Obama: “Final offer?”

Bwazir: “Final offer.”

Obama: “OK, you can come to Washington, D.C., but you’ll have to accept a job with CAIR. Nobody who’s a brother of mine is going to live on welfare.”

Curtain.

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On Obama’s Bloody Hands: Six Air Force Dead

Almost unnoticed or only given a passing glance was the recent murder of six United States Air Force members, killed while on a security foot patrol around an air base in Afghanistan. The pain and frustration over these deaths will linger for a long time, especially with their families, loved ones, and among those with whom they served, but also with those of us who understand the significance of the circumstances under which they were killed.

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The dead include the female commander of the security patrol, Maj. Adrianna Vorderbruggen, 36.  Tech. Sgt. Joseph Lemm, 45, a veteran of two prior deployments to Afghanistan and Iraq , and a New York City police sergeant.  Sgt. Michael Cinco, 28, of Mercedes, Texas. Sgt. Peter Taub, 30, of Philadelphia. Sgt. Chester McBride, 30, of Statesboro, Georgia.  And SSgt. Louis Bonacasa, 31, of Coram, New York.

Coram is a few minutes from my home on Long Island. I was a school district administrator where SSgt. Bonacasa went to school. And although we did not know each other, any time a neighbor is killed it brings home the serious nature of the Global War on Terror.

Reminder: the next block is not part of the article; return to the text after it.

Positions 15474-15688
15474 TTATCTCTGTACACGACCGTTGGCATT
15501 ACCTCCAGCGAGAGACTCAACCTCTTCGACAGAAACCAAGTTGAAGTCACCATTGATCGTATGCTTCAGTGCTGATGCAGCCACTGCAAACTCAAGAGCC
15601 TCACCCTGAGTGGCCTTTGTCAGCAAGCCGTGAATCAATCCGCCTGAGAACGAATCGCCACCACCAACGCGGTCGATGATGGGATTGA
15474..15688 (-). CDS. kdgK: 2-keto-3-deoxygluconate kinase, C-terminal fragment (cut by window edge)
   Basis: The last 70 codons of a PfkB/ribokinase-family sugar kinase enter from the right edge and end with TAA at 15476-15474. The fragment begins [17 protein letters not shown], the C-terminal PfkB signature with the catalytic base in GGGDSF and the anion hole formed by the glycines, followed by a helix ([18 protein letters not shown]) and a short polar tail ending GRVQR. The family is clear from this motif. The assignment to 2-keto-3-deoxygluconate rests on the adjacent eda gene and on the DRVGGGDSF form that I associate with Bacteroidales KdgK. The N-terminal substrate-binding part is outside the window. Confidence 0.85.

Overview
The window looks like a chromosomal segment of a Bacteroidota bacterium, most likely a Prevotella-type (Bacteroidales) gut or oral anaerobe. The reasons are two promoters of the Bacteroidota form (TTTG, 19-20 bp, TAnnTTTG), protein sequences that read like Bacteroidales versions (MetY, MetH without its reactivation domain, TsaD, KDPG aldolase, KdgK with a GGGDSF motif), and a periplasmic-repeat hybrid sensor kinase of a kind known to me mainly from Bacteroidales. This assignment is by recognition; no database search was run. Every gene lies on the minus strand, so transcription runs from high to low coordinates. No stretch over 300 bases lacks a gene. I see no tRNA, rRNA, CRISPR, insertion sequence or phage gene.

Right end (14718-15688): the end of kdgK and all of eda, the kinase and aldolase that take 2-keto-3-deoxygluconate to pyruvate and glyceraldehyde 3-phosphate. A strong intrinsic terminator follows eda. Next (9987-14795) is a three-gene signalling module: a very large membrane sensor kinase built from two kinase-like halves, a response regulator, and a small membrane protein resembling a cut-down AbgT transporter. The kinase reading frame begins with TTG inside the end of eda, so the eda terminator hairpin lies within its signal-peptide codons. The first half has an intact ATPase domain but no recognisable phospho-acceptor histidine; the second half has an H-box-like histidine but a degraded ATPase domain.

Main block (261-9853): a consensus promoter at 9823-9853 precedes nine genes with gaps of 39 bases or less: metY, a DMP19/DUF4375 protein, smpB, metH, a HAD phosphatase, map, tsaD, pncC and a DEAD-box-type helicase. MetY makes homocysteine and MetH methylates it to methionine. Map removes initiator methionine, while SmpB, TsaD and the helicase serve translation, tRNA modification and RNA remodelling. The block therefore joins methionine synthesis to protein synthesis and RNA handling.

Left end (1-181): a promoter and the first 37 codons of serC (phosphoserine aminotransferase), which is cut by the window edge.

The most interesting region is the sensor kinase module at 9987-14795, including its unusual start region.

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Bonacasa was a husband, and a father of a young daughter. I know the anguish he must have felt in leaving his family to do our nation’s most dangerous work, for I left a two day old son to serve at Guantanamo Bay, Cuba, just months after the attacks of September 11, 2001. Later, I served on two more deployments, including one to Iraq in 2004-2005 which saw me away from home and family for 14 months. Whether or not I was ever coming home was in the back of my mind every day in-country.

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Bonacasa loved his daughter so intensely that he wrote a poem about her and then had it tattooed on his left rib cage:

 

Daddy’s little girl,

The most precious person in my life

I can’t wait until that first night

Holding you in my hands

Now it’s time to be a man

From your first breath to my last

I’ll be there for you any way I can

Your pretty smile will melt my heart

And your sad cries will always tear me apart

Daddy will be there to wipe away your tears

And there to protect you from all your fears

Your sweet little laugh will be music to my ears

A beautiful gift from God to watch you grow through the years

There will be times when daddy is not around

He will be somewhere with his boots on the ground

There so at home everyone is safe and sound

When daddy is gone baby please don’t cry

Because for your freedom my baby girl

Daddy will die

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This heartbreaking promise from a father to his child is evidence still that we are in a bloody War on Terror, not simply some struggle against “thugs and killers,” as President Barak Obama would have us believe. This enemy is multifaceted and insidious.

Why then does our President pretend we are engaged with “lone wolf terror” and “crazy people” with guns? Every attack is connected in obvious ways, by philosophy, culture and yes, religion.

If this is not true, then why do we operate the U.S. military detention facility at Guantanamo Bay, Cuba, like a Muslim resort: prayer beads and rugs, Korans, halal and special Muslim holiday meals that include lamb and baklava, signs in Arabic on guard towers and green arrows painted on cell floors pointing the way to Mecca, white detainee garb for the well behaved, and counsel from U.S. military Muslim chaplains?